Posted by Dr Katy Taylor on 11th April 2016
Crude monkey tests slowing down progress for Parkinson’s
New report reveals urgent need to abandon flawed Parkinson’s disease experiments in monkeys
Did you know that Parkinson’s disease does not develop naturally in any animal except humans?
Despite the extensive use of monkeys in research, not one experiment has been able to completely reproduce the clinical symptoms and pathology of Parkinson’s disease seen in humans.
So today, on World Parkinson’s Day, while we think of those who are affected by this debilitating disease, we also reflect on the countless monkeys who continue to suffer and die in fruitless research.
The majority of Parkinson’s disease experiments involve artificially inducing similar symptoms in monkeys by injecting them with neurotoxins that damage the dopamine-producing cells in the brain.
After several days of dosing, the monkeys become disabled and cannot move properly. They have to be hand-fed to prevent them from starving to death. They are then usually dosed with the common treatment for Parkinson’s, levodopa, which, whilst freeing up the body to move, actually causes the debilitating shaking that people associate with the disease.
The UK Home Office has previously admitted that these procedures are some of the most severe in the country, with “devastating welfare costs” to the monkeys involved. In a 2015 report, we exposed this type of cruel research being carried out on marmosets at Kings College in London and criticised them for greatly downplaying the severity of the experiments to the public.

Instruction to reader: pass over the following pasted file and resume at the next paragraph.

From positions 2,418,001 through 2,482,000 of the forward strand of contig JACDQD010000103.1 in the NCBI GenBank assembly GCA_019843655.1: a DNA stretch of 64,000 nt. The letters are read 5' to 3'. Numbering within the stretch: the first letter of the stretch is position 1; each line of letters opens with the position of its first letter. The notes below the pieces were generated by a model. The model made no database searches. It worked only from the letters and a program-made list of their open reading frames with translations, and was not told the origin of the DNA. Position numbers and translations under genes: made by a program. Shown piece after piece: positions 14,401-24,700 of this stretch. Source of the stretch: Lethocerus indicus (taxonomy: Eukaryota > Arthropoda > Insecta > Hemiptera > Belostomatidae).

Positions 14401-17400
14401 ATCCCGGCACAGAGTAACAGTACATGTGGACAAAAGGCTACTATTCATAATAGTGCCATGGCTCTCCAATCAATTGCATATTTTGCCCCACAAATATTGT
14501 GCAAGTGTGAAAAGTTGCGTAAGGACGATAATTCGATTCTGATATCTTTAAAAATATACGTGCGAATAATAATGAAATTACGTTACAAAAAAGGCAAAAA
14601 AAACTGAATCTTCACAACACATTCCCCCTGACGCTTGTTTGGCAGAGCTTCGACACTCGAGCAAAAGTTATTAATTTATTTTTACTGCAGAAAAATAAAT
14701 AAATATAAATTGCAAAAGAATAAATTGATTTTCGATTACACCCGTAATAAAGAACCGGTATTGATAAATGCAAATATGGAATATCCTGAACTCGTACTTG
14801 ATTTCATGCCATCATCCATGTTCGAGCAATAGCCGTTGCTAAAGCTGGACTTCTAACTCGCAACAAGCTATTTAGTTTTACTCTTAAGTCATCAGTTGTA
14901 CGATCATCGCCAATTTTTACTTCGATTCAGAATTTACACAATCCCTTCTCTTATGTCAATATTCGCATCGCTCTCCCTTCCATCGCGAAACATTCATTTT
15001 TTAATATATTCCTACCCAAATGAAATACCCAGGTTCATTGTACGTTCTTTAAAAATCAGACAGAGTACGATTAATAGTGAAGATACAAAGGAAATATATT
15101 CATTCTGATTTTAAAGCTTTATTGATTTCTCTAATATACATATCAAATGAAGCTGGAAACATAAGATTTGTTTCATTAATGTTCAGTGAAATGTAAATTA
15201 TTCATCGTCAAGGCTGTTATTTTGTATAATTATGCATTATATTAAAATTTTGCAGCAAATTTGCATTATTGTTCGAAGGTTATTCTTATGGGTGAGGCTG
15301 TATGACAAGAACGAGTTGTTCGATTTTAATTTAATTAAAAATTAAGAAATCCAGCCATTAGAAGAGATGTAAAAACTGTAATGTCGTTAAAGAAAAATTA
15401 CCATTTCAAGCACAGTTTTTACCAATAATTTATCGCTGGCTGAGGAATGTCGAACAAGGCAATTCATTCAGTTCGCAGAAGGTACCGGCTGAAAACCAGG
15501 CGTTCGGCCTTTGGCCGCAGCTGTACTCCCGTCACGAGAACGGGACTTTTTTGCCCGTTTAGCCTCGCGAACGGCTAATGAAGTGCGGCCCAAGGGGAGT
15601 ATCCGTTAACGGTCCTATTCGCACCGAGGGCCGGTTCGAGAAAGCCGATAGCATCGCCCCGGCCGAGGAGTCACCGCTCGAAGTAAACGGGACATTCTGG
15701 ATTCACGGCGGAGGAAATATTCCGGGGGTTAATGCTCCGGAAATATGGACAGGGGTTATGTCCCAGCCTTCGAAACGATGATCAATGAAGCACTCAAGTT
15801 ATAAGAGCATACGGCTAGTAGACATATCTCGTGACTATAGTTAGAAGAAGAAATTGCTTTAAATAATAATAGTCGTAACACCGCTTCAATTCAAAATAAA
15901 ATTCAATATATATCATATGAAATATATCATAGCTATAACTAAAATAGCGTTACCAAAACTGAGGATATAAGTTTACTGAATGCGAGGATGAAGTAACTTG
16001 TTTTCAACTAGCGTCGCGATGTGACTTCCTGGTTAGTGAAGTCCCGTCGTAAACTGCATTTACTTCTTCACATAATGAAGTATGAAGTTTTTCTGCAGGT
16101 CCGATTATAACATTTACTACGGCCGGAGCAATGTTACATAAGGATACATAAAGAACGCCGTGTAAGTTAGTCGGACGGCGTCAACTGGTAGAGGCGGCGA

Not only are these experiments devastating for the monkeys involved, they are also ineffective.
Unlike the human disease, which is progressive and irreversible, symptoms in monkeys are immediate in response to the toxin and the effect often diminishes over time. Other fundamental differences from humans include the absence of Lewy bodies (abnormal proteins in the brains of people with Parkinson’s) and the absence of differences between males and females in susceptibility.
It is not surprising, therefore, that decades of monkey research have not resulted in any effective treatments for Parkinson’s or significant understanding as to its cause. Yet, researchers continue to waste time and resources on these pointless experiments.
In a recently published review, our scientists found that experiments on monkeys’ brains are flawed and misleading due to important differences in brain structure and function between humans and monkeys. They also found that many researchers are incorrectly stating that these experiments are crucial to medical breakthroughs.
For example, advocates of monkey research often claim that macaque monkeys were indispensable to the development of deep brain stimulation (DBS), the much touted treatment for Parkinson’s Disease. In reality however, DBS was already being used in the late 1970s and 1980s in various parts of the brain including the basal ganglia to control tremor among other things, long before monkey experiments were conducted. Furthermore, the specific location in the brain relevant to Parkinson’s patients had been identified in the 1920s based on observations in humans.
Dr Jarrod Bailey, Senior Research Scientist at Cruelty Free International, said: “The increasing power of humane and human-specific testing methods renders monkey neuroscience research redundant. Both the monkeys used in these cruel experiments and the people waiting for science to deliver better treatments for neurological diseases, will benefit from a move towards ethically and scientifically superior alternative methods of research.”
- Distressing experiments carried out on monkeys in UK laboratories. (2015). Cruelty Free International, 5th October: https://www.crueltyfreeinternational.org/distressing-experiments-carried-out-monkeys-uk-laboratories
- Non-human primates in neuroscience research: the case against its scientific necessity. (2016). ATLA, 44: 43-69